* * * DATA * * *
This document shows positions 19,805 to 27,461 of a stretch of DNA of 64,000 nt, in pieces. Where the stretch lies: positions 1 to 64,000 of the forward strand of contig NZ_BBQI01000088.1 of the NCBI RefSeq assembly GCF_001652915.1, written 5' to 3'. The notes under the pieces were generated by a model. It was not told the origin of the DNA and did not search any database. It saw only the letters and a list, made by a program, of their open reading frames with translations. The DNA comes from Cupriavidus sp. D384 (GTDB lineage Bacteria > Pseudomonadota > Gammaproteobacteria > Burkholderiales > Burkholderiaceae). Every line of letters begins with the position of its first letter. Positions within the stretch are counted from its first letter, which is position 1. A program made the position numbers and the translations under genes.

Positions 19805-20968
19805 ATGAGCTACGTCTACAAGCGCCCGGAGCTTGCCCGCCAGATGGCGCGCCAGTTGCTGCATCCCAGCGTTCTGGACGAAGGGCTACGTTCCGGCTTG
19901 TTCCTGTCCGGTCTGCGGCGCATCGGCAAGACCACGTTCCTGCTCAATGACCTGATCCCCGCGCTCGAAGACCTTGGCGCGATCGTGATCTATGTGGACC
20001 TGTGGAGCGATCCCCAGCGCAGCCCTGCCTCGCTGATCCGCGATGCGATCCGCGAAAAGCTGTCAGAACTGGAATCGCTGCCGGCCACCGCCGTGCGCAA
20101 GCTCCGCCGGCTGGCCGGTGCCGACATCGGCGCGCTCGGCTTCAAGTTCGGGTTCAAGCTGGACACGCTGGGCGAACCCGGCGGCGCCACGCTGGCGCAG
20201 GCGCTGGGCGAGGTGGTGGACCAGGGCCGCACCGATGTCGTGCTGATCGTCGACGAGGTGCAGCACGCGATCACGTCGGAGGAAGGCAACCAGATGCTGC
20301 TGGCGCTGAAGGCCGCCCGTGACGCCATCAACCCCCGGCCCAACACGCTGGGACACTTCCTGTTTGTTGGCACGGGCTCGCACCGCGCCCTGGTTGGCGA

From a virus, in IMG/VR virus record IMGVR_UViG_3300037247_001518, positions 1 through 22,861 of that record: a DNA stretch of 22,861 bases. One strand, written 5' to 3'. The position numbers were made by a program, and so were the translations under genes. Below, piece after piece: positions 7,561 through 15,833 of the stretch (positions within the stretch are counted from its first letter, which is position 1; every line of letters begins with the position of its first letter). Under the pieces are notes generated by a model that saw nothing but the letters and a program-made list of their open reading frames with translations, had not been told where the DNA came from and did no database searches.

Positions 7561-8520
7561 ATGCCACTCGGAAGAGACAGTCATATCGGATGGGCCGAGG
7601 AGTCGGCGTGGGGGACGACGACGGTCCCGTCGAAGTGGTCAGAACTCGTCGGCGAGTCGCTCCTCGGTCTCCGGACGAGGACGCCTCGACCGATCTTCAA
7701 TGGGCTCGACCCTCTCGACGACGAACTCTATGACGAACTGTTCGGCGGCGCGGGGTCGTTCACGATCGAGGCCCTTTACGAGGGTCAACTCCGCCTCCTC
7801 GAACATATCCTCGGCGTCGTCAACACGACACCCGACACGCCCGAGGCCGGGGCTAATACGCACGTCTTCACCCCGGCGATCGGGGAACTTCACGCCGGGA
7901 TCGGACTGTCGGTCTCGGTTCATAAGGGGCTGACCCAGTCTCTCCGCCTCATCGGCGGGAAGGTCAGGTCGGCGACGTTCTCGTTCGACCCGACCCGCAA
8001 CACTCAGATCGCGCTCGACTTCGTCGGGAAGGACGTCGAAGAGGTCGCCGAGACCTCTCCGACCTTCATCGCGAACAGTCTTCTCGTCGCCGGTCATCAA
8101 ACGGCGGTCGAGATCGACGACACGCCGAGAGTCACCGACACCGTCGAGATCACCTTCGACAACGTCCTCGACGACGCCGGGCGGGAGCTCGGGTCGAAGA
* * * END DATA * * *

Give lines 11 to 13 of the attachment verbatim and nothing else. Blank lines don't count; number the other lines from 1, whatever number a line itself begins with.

7561 ATGCCACTCGGAAGAGACAGTCATATCGGATGGGCCGAGG
7601 AGTCGGCGTGGGGGACGACGACGGTCCCGTCGAAGTGGTCAGAACTCGTCGGCGAGTCGCTCCTCGGTCTCCGGACGAGGACGCCTCGACCGATCTTCAA
7701 TGGGCTCGACCCTCTCGACGACGAACTCTATGACGAACTGTTCGGCGGCGCGGGGTCGTTCACGATCGAGGCCCTTTACGAGGGTCAACTCCGCCTCCTC